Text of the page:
A Team of Faculty, Students and Alumni Wins Best Film at the Asheville 48-Hour Film Competition
It was a Friday evening in mid-July and Anne Slatton and her UNC Asheville filmmaking team had just finished a long work week. Slatton had secured internships for six students and alumni in the most exciting cinematic project taking place in the region–the filming of “The Hunger Games”–and everyone was putting in long hours. But rather than taking the weekend off, they returned to Asheville and worked practically around the clock on their own creation: “The First Apple,” a sweet, engaging short movie that earned “Best Film” honors in Asheville’s 48 Hour Film competition.
Slatton, a lecturer in Mass Communication, had led a 48 Hour Film Project team for three previous years, but said “this year was the smoothest–we just enjoyed the shoot. We stayed up very late editing, but it wasn’t as crazy as with some other years.” Slatton says she even got a few hours sleep each night, despite having only two days for the team to conceive of, script, shoot and edit the film. The work was completed just a few minutes before the 7 p.m. Sunday deadline.
Viewers can detect very little of that intense time pressure when watching “The First Apple,” with its easy pace and gentle warmth. At the start of the competition, each team drew a randomly-assigned genre from a hat, and Slatton wished she had picked comedy instead of romance. But she and her script-writing group made the best of the situation, creating a romantic comedy. And she made maximum creative use of the three assigned mandatory elements at this year’s competition: as a prop, an apple; as a character, a mechanic named either Tina or Timmy Darnes; and as a line of dialogue, “Don’t be so sure.” All three are central to the twist of the narrative.
Slatton, whose credits include work for PBS, National Geographic television, The Learning Channel, and a Parent’s Choice Award, says the 48 Hour Film Project is a great learning experience for young filmmakers and videographers. Senior Elizabeth Hines, who served as the team’s script supervisor, agrees. Working through the weekend was “certainly exhausting,” said Hines, but also “a lot of fun,” and well worth it for the experience she got as liaison between Slatton, director and principal script-writer, and the videographers and editors. It was Hines’ role to make sure every detail in the script was captured by the student and alumni filmmaking crew, whose work she praises highly.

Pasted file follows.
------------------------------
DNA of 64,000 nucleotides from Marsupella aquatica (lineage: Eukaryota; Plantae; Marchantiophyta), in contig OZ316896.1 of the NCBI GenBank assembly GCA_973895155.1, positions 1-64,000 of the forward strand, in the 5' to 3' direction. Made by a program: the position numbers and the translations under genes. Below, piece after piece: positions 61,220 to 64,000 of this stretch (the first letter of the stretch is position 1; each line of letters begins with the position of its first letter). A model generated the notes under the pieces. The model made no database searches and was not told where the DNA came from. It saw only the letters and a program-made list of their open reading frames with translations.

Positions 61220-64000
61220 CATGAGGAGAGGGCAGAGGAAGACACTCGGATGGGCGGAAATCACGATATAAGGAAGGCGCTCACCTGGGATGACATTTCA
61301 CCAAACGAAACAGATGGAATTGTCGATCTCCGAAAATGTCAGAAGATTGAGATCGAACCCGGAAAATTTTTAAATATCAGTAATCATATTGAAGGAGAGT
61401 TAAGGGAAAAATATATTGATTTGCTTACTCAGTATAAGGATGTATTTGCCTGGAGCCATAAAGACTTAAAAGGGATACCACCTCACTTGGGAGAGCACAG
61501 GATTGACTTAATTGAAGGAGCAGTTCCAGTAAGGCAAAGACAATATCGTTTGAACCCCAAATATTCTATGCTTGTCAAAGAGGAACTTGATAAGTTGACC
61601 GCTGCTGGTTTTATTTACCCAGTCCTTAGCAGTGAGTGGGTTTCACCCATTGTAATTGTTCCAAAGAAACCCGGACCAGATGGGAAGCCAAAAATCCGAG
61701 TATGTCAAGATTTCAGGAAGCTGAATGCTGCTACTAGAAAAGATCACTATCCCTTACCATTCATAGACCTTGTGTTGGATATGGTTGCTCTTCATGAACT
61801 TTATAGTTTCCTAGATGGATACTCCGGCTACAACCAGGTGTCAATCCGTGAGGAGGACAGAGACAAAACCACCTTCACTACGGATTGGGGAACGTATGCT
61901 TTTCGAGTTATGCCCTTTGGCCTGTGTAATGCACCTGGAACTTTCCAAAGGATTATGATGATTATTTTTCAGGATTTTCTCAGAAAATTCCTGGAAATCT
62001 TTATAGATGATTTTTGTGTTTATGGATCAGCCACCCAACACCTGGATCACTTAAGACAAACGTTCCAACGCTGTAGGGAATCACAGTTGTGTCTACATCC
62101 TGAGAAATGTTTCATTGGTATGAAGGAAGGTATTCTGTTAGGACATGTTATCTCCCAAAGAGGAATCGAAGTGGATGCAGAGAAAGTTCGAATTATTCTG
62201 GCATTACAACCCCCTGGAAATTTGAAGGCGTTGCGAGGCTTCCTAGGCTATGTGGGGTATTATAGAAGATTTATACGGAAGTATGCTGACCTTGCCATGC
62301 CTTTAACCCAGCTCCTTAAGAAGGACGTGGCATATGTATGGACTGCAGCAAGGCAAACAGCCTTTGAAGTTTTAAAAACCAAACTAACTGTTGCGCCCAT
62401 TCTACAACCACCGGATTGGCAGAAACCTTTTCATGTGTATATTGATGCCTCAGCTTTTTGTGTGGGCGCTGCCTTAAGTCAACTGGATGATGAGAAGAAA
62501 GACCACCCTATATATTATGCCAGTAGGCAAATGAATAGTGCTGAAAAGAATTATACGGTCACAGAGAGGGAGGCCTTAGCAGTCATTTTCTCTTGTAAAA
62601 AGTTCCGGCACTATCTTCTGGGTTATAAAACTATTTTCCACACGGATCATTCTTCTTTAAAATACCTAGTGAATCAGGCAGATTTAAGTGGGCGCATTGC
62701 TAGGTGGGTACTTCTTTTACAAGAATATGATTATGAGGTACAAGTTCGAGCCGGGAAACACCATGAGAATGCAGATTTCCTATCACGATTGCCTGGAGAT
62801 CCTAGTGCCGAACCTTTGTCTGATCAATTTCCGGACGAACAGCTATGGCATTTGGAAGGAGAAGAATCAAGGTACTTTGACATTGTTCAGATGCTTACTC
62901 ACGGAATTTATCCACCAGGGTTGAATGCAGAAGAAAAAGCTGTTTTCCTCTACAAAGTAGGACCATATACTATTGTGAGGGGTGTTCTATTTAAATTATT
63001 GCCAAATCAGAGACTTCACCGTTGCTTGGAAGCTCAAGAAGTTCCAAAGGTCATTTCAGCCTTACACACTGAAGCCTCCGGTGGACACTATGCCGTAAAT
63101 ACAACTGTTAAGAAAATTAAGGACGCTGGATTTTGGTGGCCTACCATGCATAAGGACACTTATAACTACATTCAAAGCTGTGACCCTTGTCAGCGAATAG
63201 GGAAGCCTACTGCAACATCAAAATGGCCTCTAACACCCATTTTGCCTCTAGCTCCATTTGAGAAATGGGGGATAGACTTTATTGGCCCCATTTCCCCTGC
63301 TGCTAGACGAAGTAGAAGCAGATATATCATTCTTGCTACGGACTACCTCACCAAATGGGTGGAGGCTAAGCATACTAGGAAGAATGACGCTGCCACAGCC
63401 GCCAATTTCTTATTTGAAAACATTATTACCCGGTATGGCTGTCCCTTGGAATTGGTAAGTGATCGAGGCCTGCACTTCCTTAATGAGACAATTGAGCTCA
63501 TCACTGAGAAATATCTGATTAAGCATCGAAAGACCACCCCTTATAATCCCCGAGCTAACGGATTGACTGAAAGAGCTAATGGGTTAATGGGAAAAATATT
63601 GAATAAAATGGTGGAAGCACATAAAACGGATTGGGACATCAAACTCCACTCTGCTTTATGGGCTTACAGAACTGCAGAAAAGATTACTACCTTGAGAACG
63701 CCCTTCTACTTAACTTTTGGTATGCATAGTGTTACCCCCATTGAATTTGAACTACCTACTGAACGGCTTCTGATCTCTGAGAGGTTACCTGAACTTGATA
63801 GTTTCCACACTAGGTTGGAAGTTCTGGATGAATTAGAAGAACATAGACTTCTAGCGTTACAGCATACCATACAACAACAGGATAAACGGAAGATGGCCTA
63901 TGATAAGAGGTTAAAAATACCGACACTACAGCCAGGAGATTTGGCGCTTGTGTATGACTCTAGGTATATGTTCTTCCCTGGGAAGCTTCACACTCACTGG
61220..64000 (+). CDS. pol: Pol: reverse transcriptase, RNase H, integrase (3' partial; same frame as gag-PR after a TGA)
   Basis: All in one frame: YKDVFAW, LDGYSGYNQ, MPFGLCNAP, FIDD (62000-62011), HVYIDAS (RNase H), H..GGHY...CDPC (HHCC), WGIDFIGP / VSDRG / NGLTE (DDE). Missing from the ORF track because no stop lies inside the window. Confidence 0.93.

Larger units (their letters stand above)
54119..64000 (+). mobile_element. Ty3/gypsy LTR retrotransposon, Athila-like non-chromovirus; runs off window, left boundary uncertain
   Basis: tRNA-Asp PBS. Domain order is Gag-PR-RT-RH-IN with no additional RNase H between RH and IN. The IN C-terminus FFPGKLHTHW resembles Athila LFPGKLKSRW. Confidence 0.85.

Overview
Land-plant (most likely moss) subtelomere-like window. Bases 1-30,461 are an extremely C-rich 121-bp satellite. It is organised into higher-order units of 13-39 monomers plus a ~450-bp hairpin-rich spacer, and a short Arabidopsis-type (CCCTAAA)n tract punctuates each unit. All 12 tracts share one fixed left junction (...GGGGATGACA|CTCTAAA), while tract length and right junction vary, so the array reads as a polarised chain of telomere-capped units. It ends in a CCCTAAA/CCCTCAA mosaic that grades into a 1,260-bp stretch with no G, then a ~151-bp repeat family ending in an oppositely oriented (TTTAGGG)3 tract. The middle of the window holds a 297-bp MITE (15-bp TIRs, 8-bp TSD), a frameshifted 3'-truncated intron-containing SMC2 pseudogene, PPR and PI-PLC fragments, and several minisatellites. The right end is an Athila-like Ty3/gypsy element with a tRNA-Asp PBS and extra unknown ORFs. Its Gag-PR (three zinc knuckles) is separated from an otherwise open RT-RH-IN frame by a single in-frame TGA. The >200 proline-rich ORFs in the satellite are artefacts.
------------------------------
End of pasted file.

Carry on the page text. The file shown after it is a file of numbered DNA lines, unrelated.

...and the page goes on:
“It was cinematically very pleasing–there were some beautiful shots” said Hines. Mountain Xpress reviewer Ken Hanke also noted the film’s strong imagery and striking use of color. The judging panel voted “The First Apple” as deserving of Best Graphics and Best Film in a spirited Asheville competition that drew 24 entries.
Making a polished film, even a short film, in 48 hours, is a daunting task, and “as director, there are things I wish I could go back and tweak,” said Slatton. “And I was also teaching summer school. I was pretty tired in class on Monday, but I guess it all worked out O.K.”
A summer that included working on a major motion picture and the 48 Hour Film Project was far beyond what Hines, of Boone, N.C., expected when she came to UNC Asheville, and she needed a little recovery time afterward. “I sort of had to go off the grid for awhile,” said Hines. But Hines is back now to finish her coursework, and she’ll be looking for a job in the film industry upon graduation. After working side-by-side on “The Hunger Games” with makeup director Ve Neill, winner of three Academy Awards, Hines said she’ll be headed for Los Angeles and was encouraged by Neill to get in touch when she lands.
Winning the local competition is not the end of the road for “The First Apple.” With its selection by the Asheville panel, “The First Apple” gained entry into Filmapalooza 2012, a competition of the best 48 Hour Films from 100 cities around the world. Flimapalooza will be part of the Taos Shortz Film Fest, scheduled for March 2-5, 2012, in Taos, N.M.
Other students and alumni who worked on the film are Miriam Allison ‘11, assistant director; senior Anna Brown , producer and writer; Kelly Doty ’09, editor; Travis Skinner ’09, camera; Yeager St. John, ’11, graphic design; senior Stephen Watson, grip/gaffer; and actors Rebecca Morris, ’04, M. Taliaferro Pollack ’11, and Casey Morris ’10.